Mentions: Glaucomatous individuals often possess elevated IOP. In patients with POAG, the IOP can reach 23–25 mmHg while patients with pigmentary and other secondary glaucomas often show higher pressure. In extremely rare occasions, IOP may even reach 80 mmHg in individuals with hypertension and glaucoma. In traumatic brain injuries, especially from blasts, astrocytes could be exposed to very high pressures [16,51]. We examined whether astrocytes exposed to increased pressure develop lipid peroxidation-derived protein modifications. Isolated astrocytes were subjected to pressures ranging from 25−150 mmHg for 3 h and then allowed to settle for a period of about 16 h. Western blot analysis of cell lysates revealed that pressures of 150 mmHg and greater resulted in iso[4]LGE2 modifications of proteins with MWs of 50 kDa and 65 kDa (Figure 3F). Interestingly, lower pressures of 25–100 mmHg lead to a loss of iso[4]LGE2 modifications in proteins with an apparent MW of 35 kDa. Phalloidin staining of actin filaments shows no obvious morphological changes following pressures up to 150 mmHg (Figure 3A-E). Surprisingly, ELISA analyses designed to detect total iso[4]LGE2 immunoreactivity showed an increase in total iso[4]LGE2 immunoreactivity in pressure-treated astrocytes (Figure 4A). We reconciled the apparent discrepancy between the two data sets (Figure 3F and Figure 4A) to non-homogenous modification of proteins in this pressure range. Thus, although total modification is unaltered or may be slightly elevated as revealed by ELISA (Figure 4A), there was a lack of homogeneous modification eluding western blot detection in this pressure range when exposed for 3 h followed by a 16 h recovery period. The immunohistochemical detection of iso[4]LGE2 protein adduct immunoreactivity in 100 mmHg-treated astrocytes compared to controls (Figure 4B,C) was consistent with ELISA results. Immunoprecipitation of total protein lysates exposed to 25 and 100 mmHg with an antibody to iso[4]LGE2 protein adduct and subsequent mass spectrometry identified several potential iso[4]LGE2-modified proteins that are involved in various cellular processes (Table 1). All proteins identified in Table 1 were obtained as a result of two independent immunoprecipitation (IP) experiments.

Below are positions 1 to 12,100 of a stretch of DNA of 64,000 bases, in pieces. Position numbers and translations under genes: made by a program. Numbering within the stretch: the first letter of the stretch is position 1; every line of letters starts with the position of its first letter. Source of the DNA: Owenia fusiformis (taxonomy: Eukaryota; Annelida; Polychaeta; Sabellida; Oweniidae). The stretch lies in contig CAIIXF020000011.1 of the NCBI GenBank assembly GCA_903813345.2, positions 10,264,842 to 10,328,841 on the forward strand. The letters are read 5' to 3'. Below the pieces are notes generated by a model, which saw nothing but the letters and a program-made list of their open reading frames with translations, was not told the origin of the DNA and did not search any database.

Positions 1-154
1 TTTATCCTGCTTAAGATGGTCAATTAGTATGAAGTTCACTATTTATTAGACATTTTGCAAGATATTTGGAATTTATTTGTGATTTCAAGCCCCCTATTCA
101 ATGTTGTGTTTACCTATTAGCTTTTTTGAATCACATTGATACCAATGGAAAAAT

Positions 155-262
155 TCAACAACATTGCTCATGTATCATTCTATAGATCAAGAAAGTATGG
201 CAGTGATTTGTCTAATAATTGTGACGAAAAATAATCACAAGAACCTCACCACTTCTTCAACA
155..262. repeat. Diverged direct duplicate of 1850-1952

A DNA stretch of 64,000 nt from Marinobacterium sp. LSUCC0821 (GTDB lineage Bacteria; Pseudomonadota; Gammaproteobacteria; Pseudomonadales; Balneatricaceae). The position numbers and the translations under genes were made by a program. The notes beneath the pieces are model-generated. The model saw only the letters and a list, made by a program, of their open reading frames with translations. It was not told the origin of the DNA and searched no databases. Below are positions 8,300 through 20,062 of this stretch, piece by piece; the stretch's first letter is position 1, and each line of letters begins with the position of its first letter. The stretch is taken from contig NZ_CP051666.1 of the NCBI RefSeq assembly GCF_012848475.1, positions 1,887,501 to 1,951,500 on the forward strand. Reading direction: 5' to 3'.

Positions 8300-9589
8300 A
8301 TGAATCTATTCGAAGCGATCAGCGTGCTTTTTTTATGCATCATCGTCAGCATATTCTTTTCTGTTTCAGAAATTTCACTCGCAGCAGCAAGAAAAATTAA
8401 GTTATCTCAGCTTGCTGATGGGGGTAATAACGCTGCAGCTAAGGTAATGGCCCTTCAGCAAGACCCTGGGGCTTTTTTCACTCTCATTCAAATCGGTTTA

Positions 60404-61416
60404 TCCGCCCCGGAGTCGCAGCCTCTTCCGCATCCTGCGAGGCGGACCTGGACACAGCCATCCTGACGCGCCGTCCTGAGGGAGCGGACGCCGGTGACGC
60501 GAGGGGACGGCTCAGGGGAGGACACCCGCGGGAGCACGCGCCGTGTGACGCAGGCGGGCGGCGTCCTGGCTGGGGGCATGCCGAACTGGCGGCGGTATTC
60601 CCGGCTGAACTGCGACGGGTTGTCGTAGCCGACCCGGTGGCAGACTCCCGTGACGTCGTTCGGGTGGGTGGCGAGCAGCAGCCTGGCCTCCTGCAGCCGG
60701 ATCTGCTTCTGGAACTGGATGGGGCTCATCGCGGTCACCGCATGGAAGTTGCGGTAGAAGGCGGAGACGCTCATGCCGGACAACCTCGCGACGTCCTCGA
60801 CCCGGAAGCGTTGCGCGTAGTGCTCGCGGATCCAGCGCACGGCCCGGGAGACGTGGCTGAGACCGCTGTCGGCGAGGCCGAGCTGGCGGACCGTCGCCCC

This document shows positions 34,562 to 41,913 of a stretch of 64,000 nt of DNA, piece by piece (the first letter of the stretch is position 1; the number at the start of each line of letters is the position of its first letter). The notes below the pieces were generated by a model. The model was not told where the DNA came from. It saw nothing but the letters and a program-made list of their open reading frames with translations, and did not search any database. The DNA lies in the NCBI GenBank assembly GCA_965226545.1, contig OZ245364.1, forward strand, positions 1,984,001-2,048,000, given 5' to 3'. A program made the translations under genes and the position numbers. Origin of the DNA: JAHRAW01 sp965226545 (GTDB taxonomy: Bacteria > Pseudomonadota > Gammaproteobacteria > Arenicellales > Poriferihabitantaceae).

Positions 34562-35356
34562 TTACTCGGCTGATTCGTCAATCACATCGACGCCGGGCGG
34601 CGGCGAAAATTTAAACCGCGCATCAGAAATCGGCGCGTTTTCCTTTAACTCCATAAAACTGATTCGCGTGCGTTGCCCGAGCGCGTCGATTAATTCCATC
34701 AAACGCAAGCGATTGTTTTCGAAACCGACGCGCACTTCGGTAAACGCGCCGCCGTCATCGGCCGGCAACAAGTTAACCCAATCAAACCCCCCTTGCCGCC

Bottom Line: Elevated levels of isolevuglandin (iso[4]LGE(2)) protein adducts were associated with astrocytes derived from the glaucomatous (n=10) optic nerve head when compared to those from controls (n=6).Pressure exposure and the recovery period affect iso[4]LGE(2) protein modification, and pyridoxamine was effective in decreasing the appearance of iso[4]LGE(2) protein adduct immunoreactivity when applied immediately after pressure treatment.These results suggest that the elevated iso[4]LGE(2) protein adduct immunoreactivity observed in glaucomatous astrocytes may be due to chronic and/or prolonged exposure to pressure, and pyridoxamine may have prophylactic utility against such oxidative protein modification.

View Article: PubMed Central - PubMed

Affiliation: Department of Chemistry, Case Western Reserve University, Cleveland, OH, USA.

ABSTRACT

Purpose: Lipid oxidation has been proposed to be a factor in the pathophysiology of glaucoma. We investigated whether elevated levels of isolevuglandin (iso[4]LGE(2)) protein adducts are associated with astrocytes derived from the glaucomatous optic nerve head. In addition, we examined whether the iso[4]LGE(2) protein adducts are altered following exposure of astrocytes to elevated pressure.

Methods: Astrocytes were isolated from rat brain cortex and human optic nerve and were subjected to pressure treatments, western blot analyses, liquid chromatography tandem mass spectrometry, and immunocytochemistry.

Results: Elevated levels of isolevuglandin (iso[4]LGE(2)) protein adducts were associated with astrocytes derived from the glaucomatous (n=10) optic nerve head when compared to those from controls (n=6). Astrocytes subjected to in vitro pressure treatment resulted in increased levels of iso[4]LGE(2) protein adducts. Pressure exposure and the recovery period affect iso[4]LGE(2) protein modification, and pyridoxamine was effective in decreasing the appearance of iso[4]LGE(2) protein adduct immunoreactivity when applied immediately after pressure treatment.

Conclusions: These results suggest that the elevated iso[4]LGE(2) protein adduct immunoreactivity observed in glaucomatous astrocytes may be due to chronic and/or prolonged exposure to pressure, and pyridoxamine may have prophylactic utility against such oxidative protein modification.

Show MeSH
Related in: MedlinePlus